‘Vanya and Sonia and Masha and Spike’ is a comedic crowd-pleaser

From left, Michele Pawk, Philippe Bowgen, Carolyn McCormick, Jamie Ann Romero and Mark Nelson co-star in "Vanya and Sonia and Masha and Spike" at the Paper Mill Playhouse in Millburn.


From left, Michele Pawk, Philippe Bowgen, Carolyn McCormick, Jamie Ann Romero and Mark Nelson co-star in “Vanya and Sonia and Masha and Spike” at the Paper Mill Playhouse in Millburn.

The most vital elements of “Vanya and Sonia and Masha and Spike” are its digressions: one character’s uproarious extended imitation of a famous actress, another’s outraged diatribe about modern technology. The play, which runs at the Paper Mill Playhouse in Millburn through Feb. 15, is a comedy about three siblings who find themselves spending a couple of days together. But the characters are all eccentric, and they seem most alive when allowed to indulge their strangest inclinations.

Written by Christopher Durang, “Vanya” debuted at the McCarter Theatre Center in Princeton in 2012 before moving to New York for successful runs on and off Broadway (and winning the 2013 Tony for Best Play). It’s the only non-musical in the Paper Mill’s current season, but a surefire crowd-pleaser, nevertheless. These characters are neurotic but the humor has a refreshingly madcap sensibility; imagine the Marx Brothers acting in a Woody Allen movie.

Vanya (Mark Nelson) and Sonia (Michele Pawk) are middle-aged siblings living together in the Bucks County, Pa., house where, for years, they nursed their elderly parents (now dead). Their sister Masha (Carolyn McCormick) — like them, named after a Chekhov character — is a movie star.

As if living out their own Chekhov play, Vanya and Sonia are stuck in a rut. Neither has any romantic prospects, and they can’t figure out what they want to do with the rest of their lives. They don’t really have any motivation to get off their butts, either, since Masha started paying their bills so they could focus on their parents, and is still doing so.

Sonia: “I had a dream last night. I was 52 and unmarried.”

Vanya: “Were you dreaming in the documentary form?”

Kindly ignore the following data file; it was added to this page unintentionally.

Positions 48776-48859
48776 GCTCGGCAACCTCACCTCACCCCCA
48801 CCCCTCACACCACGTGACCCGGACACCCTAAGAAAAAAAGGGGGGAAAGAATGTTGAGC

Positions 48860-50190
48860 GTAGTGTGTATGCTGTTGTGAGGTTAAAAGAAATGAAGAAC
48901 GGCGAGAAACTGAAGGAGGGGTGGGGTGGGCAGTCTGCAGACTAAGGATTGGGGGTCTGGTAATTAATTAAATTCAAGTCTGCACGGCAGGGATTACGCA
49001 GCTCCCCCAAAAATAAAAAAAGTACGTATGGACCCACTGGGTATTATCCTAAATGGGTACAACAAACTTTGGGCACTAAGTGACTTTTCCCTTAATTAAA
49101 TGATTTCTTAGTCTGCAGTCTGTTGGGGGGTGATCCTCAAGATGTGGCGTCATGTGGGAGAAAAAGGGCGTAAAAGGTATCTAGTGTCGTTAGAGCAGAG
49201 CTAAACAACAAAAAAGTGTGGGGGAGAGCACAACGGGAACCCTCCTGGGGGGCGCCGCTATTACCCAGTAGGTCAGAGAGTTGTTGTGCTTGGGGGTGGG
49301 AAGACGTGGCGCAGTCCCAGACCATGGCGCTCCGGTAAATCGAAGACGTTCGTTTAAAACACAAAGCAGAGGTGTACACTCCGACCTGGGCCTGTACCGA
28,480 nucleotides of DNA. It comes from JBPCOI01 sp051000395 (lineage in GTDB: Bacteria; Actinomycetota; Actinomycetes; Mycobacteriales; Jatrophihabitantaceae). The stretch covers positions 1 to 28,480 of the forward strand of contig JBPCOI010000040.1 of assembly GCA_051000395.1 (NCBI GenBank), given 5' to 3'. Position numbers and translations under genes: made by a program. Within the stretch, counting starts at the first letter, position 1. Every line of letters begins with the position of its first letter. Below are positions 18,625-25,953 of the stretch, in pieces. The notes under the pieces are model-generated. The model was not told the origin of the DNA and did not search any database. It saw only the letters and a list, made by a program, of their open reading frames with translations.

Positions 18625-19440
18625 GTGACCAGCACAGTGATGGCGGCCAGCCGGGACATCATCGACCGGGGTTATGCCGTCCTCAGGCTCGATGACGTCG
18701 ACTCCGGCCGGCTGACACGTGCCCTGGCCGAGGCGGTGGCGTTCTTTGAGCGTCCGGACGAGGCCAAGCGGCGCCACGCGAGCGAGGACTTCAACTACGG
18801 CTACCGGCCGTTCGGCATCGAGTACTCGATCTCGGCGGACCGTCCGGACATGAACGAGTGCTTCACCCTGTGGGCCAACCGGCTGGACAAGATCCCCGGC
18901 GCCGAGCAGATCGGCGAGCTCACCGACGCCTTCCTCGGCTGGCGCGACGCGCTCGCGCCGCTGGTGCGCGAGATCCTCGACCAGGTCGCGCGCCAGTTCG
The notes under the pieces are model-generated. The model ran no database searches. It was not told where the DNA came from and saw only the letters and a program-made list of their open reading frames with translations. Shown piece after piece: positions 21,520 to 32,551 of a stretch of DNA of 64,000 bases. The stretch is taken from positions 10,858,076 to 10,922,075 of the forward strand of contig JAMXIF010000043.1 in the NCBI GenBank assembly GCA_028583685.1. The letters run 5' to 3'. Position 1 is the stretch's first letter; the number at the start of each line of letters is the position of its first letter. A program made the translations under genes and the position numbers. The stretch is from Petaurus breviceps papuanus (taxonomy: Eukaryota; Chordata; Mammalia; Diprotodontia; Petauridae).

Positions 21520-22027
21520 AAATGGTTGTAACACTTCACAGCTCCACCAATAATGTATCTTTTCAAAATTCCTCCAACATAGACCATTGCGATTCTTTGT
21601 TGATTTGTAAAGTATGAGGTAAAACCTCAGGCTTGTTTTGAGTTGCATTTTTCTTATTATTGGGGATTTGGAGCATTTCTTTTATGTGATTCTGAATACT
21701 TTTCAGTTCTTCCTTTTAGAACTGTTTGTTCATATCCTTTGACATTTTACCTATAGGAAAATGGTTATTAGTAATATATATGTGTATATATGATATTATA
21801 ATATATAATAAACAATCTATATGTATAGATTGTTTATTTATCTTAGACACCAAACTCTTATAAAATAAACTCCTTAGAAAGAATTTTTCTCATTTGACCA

They bicker about the morning coffee. But you still feel the strong bond between them.

It turns out to be an eventful day in their non-eventful lives. Masha is making a rare visit with her much-younger boyfriend Spike (Philippe Bowgen), an airheaded stud looking for any excuse to strip to his underwear.

Masha’s presence gives Sonia an opportunity to vent her petty, long-festering resentments. And Masha gives in to her jealous streak when Spike develops a friendship with young, innocent neighbor Nina (Jamie Ann Romero) and Sonia becomes the unlikely star of the party they’re all invited to. And is Spike really flirting with the gay but closeted Vanya?

Gina Daniels plays the soothsaying housekeeper Cassandra in "Vanya and Sonia and Masha and Spike."


Gina Daniels plays the soothsaying housekeeper Cassandra in “Vanya and Sonia and Masha and Spike.”

Meanwhile, the housekeeper Cassandra (Gina Daniels) theatrically offers chilling — but not, we eventually learn, totally off-base — prophecies to anyone who will listen.

And what about poor, dignified Vanya? Well, Vanya seems like the calm voice of reason for the longest time. Until he, too, suddenly explodes, for the unlikeliest of reasons.

The set is gorgeous: All the action takes place in the morning room of the picturesque house where Vanya and Sonia live, and you see some of the surrounding grass and trees and bushes, as well as the interior of the room.

The acting is sturdy. Pawk in particular has the difficult task of making you feel sympathy for a character who, in many ways, is not all that sympathetic, and rises to the challenge.

The play’s ending is not completely satisfying. It resolves everything a little too tidily and cheerfully for characters who have so many rough edges. But you’ll laugh a lot before then. And you’ll learn to love these characters, too, despite their conspicuous flaws.


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